Rutgers "gunnin'" for WVU? Not even close

The last time Rutgers beat West Virginia was 1994, and there is plenty at stake Saturday when the Mountaineers travel to Piscataway, N.J., for a noon kickoff. But the Scarlet Knights say they do not care about ending a 14-year winless streak in the series. Most of the players say they are unaware of how mismatched the programs were until recently.

The losses mounted every way possible. Triple overtime with the Big East title on the line, and 80-7 when West Virginia was a bad team.

There was the double overtime loss in 2000, and the 31-3 drubbing at a rainy Rutgers Stadium in 2007.

When Rutgers last beat West Virginia, coach Greg Schiano was an assistant at Penn State, starting linebacker Steve Beauharnais was 4-years-old and the old renovation of Rutgers Stadium was two games old.

So, with a berth in the Meineke Car Care Bowl likely at stake, not to mention more than a decade of losing to the Mountaineers as a backdrop, the Scarlet Knights …couldn't care any less.

The idea of ending a 14-game losing streak to West Virginia was met with about as much excitement as a homecoming against Texas Southern.

"Personally, I wasn't involved in any of it,'' Rutgers red-shirt sophomore running back Joe Martinek said. "It's a whole new team, a whole new season, different things on the line. Every single situation is different.''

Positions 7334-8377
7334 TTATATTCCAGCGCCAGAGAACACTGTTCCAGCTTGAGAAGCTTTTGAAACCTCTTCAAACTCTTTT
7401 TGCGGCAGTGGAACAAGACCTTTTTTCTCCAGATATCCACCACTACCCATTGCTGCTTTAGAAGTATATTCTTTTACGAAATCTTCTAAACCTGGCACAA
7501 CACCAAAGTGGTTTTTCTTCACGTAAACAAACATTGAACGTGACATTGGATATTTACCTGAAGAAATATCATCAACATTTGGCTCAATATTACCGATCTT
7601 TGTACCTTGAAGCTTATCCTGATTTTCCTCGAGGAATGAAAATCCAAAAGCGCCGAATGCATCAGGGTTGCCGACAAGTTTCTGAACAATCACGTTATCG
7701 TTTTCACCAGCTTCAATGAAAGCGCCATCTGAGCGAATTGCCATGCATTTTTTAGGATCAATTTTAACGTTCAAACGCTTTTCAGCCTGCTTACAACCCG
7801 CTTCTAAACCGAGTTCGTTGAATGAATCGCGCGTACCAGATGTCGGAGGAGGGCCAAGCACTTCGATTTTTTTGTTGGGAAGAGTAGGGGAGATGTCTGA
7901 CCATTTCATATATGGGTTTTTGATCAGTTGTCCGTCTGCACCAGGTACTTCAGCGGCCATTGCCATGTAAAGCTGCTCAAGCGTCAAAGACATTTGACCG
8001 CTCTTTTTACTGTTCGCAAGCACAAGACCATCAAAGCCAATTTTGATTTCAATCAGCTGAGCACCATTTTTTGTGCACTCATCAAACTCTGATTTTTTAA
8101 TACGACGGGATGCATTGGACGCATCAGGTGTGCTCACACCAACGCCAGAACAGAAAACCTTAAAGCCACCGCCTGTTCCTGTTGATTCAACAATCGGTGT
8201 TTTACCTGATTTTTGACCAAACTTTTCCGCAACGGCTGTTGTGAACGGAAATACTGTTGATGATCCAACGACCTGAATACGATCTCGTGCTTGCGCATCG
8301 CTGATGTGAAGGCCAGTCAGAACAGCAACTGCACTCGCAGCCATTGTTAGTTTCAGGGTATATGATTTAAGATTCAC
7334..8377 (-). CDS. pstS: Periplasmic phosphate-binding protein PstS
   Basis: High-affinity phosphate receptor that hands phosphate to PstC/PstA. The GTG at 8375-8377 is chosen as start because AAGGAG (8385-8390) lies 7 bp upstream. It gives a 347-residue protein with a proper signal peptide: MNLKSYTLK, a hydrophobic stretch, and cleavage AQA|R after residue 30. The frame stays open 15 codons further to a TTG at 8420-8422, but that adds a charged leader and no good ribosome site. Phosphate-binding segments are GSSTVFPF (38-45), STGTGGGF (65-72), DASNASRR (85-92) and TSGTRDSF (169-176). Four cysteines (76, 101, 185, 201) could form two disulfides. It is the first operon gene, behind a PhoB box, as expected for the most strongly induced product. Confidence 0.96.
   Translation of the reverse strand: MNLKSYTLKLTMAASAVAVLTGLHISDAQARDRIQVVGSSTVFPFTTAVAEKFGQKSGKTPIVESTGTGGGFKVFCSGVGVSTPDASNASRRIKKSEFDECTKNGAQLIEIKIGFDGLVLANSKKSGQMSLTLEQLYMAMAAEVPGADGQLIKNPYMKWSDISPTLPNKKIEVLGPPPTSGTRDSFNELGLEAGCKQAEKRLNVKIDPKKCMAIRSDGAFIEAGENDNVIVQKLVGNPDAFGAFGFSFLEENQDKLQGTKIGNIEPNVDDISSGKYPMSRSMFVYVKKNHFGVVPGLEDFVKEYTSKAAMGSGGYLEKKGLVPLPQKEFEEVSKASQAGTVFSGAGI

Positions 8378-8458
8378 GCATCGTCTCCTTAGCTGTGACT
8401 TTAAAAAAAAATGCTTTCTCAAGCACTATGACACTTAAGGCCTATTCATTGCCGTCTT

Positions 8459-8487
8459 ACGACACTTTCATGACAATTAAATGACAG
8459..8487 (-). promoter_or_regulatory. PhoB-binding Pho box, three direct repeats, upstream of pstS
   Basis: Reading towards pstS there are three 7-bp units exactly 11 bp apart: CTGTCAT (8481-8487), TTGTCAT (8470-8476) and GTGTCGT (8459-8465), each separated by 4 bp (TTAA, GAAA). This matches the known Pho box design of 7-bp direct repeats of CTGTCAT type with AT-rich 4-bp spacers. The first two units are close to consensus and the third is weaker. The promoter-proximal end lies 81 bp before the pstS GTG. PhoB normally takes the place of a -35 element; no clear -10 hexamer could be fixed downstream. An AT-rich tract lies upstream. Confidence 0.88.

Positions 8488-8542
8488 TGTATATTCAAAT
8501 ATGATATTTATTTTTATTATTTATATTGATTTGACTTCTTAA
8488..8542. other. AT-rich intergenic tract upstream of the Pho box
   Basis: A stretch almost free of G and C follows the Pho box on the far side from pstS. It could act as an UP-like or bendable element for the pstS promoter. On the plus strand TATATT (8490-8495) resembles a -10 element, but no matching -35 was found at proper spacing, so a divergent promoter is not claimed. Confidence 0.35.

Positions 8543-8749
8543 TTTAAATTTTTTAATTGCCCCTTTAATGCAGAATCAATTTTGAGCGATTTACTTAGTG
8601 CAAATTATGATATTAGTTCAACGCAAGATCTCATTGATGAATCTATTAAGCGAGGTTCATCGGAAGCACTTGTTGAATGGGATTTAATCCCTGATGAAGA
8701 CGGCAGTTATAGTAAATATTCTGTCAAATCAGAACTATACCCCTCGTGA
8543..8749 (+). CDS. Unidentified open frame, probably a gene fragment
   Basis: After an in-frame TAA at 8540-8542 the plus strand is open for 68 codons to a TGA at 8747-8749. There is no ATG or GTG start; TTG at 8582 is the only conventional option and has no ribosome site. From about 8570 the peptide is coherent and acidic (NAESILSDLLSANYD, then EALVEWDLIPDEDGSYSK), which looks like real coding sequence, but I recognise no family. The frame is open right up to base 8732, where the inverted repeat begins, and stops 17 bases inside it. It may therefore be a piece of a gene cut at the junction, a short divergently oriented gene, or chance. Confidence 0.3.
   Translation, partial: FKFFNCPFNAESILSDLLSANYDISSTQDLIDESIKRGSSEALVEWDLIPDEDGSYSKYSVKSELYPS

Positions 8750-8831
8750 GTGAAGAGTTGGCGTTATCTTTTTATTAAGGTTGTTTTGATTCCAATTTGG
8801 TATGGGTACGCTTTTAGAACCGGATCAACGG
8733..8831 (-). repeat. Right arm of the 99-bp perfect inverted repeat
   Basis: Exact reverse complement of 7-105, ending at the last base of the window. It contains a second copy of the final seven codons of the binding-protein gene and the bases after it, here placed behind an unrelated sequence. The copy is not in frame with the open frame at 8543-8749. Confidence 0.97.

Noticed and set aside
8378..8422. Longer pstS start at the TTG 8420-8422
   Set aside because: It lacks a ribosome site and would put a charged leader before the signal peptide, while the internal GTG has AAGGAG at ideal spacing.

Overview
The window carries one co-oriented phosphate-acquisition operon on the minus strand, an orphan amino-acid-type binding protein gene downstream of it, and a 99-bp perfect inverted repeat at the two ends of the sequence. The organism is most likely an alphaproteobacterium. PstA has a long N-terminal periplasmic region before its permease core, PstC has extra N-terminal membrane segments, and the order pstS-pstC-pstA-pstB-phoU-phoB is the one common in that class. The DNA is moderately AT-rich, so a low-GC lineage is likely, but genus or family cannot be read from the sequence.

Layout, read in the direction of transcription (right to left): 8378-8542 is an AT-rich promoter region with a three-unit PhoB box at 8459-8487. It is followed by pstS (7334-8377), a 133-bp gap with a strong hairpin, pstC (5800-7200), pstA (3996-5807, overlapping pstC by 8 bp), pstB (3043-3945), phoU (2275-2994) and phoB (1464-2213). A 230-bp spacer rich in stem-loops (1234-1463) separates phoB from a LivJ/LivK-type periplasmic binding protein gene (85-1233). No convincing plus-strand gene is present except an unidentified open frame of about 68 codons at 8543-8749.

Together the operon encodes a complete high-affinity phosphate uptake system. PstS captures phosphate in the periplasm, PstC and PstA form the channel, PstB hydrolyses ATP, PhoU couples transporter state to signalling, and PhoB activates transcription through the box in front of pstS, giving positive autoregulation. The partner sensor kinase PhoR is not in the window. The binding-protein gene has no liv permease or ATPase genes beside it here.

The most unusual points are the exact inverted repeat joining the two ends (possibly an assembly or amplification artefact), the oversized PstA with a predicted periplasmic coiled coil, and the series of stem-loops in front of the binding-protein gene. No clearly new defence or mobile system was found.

About the closest any of the Scarlet Knights came to acknowledging the significance of the game was Beauharnais, although he said he knew very little about the history between the programs.

"As much as they tell me during the whole week, as much as Ryan D'Imperio and Damaso (Munoz) and (Devin) McCourty tell me the whole week, I still don't understand it,'' Beauharnais said. "They understand it, and we, hopefully, during the game, will understand how big it is to beat them, and the rivalry right now.''

So, why isn't this more of an issue?

"It won't help us,'' said McCourty, a fifth-year senior.

Of course, West Virginia coach Bill Stewart believes otherwise.

"Believe me, Rutgers is better, they're on a roll and they're gunnin' for the Mountaineers,'' Stewart said.

Schiano's first season at Rutgers was 2001, and since then West Virginia shared the league title three times ('03, '04, '07) and won it outright once ('05). But Schiano is not about to speak to his team about the importance of breaking through against the Mountaineers.

"I really don't get into that, to be frank with you,'' Schiano said. "I think that's a mistake. …This year is totally different; 2009 is its own entity. Would I be naive to think people aren't going to talk about it? Absolutely, but I don't think Steven Beauharnais had any idea what the Rutgers-West Virginia series was before he got here.

"He's going to be playing a role in that game Saturday, so I don't put a lot of stock in that.''

But the gap between the programs closed significantly, although it didn't have much room to widen.

Schiano's first meeting with the Mountaineers was the 80-7 loss in 2001, when West Virginia finished 3-8. By Schiano's fourth year Rutgers got markedly closer, falling 35-30.

Unexpectedly, though, the Scarlet Knights have kept the games closer on the road than at home. While the last three games in Morgantown, W.V., were each decided by seven points or less, Rutgers has been outscored 58-17 in the last two meetings at home.

Scarlet Report Top Stories